Sometimes the demands on managers’ time and attention makes one feel like a juggling octopus. After a while we get awfully good at multitasking. Perhaps we need to recuperate our skills of single tasking, of being able to really focus to get work done.

One study of office workers showed that they switched tasks every three or four minutes, with a 30 minute refocusing time necessary when that happens. Certainly not an efficient way to work. There’s no way to eliminate distractions but we can train our brains to focus on single tasking the way more successful managers do.

With practice, you can train your brain to switch the intensity of your focus to adjust to the task at hand, according to How Successful People Think Smart by Dr. Jill Ammon-Wexler. For example, you can switch your attention to the big picture and then zoom in on the little one. Practice shifting your attention to subdivide the components of the trees, then zoom out to look at the forest. Learning to do this will increase the brain’s abilities to focus and attend to problems at hand, instead of being susceptible to distractions.

As a manager you may not have control over interruptions but you can set some priorities and tactfully set boundaries on your thinking time. This may require you to close your office door or tell people in advance when you can or can’t be interrupted. In my work in organizations, I find most managers want to be available all the time, but that might not be efficient to complete tasks or reports on time.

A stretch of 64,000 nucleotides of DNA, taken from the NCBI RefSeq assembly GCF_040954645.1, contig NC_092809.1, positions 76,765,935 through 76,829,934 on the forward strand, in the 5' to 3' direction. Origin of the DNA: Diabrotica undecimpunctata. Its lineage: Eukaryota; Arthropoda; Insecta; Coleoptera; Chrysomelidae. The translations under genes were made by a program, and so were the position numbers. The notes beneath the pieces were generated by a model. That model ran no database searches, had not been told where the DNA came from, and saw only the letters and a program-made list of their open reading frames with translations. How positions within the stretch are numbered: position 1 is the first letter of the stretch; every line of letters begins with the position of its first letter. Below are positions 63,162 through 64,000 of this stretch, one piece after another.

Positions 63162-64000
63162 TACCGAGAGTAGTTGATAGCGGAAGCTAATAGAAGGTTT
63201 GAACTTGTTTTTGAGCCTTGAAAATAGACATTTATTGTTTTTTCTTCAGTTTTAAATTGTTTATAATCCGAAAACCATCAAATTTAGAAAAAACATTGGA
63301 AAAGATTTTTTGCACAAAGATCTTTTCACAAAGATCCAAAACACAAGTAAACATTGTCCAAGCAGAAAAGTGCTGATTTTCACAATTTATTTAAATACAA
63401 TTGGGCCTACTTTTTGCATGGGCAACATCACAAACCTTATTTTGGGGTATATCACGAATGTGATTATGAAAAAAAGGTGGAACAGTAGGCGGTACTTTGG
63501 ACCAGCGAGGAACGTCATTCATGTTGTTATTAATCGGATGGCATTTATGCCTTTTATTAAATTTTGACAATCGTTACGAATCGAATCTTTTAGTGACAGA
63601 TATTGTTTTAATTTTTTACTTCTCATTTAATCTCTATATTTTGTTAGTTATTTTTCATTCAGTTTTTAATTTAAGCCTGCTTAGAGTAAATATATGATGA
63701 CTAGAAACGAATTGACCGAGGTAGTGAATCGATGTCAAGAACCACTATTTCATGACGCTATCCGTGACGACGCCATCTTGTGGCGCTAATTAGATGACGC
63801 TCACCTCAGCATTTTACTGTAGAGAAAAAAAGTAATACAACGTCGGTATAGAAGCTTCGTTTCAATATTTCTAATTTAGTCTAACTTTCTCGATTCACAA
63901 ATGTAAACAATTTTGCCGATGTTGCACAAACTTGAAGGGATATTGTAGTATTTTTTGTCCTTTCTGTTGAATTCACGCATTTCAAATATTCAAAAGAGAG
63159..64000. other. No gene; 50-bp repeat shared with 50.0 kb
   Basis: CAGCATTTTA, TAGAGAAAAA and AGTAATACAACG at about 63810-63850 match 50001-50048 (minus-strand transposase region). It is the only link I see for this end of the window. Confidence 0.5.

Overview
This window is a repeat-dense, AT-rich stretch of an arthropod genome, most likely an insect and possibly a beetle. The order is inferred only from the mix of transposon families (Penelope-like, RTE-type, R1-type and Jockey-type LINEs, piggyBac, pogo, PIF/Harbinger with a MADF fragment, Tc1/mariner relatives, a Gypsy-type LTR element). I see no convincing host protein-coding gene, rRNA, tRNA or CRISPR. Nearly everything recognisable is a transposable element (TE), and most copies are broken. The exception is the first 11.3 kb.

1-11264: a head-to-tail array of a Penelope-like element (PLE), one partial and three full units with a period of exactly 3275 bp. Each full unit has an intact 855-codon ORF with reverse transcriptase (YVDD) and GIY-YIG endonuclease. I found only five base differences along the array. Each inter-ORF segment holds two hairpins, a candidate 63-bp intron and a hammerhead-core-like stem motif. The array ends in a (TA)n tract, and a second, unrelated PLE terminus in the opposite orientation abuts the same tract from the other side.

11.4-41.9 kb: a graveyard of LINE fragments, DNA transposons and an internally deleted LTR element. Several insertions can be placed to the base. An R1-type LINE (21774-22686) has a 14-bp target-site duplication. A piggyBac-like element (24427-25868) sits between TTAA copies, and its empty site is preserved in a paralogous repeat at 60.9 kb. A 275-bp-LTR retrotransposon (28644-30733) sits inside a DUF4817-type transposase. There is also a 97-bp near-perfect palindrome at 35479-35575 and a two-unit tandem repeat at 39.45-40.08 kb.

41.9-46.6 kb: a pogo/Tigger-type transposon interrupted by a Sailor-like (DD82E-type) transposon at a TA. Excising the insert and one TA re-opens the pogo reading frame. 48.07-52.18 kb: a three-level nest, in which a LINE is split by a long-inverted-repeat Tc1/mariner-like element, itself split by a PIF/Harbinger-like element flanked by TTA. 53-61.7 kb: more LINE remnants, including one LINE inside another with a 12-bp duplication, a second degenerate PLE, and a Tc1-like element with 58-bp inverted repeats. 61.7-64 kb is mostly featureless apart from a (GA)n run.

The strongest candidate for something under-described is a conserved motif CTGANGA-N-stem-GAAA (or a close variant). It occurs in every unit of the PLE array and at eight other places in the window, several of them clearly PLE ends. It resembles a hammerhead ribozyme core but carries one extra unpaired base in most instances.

The question of why we are willing to fracture our attention and risk errors remains unanswered. There is perhaps some pride in believing we are able to multitask in order to prove our cognitive prowess, but it can also be fear driven. We’re afraid of missing something, or of not being available to help someone when they interrupt us with a problem.

Managers have a lot of answers and in my experience, are also driven to help their people work better. But they can do a disservice by providing easy answers instead of challenging people to work through problems first. And maybe this contributes to their own loss of time and focus on single tasking because they’re busy helping others.

What do you think? Have you lost the art of single tasking? Or is this impossible in today’s hectic work places? I’d love to hear from you. You can contact me here or on LinkedIn.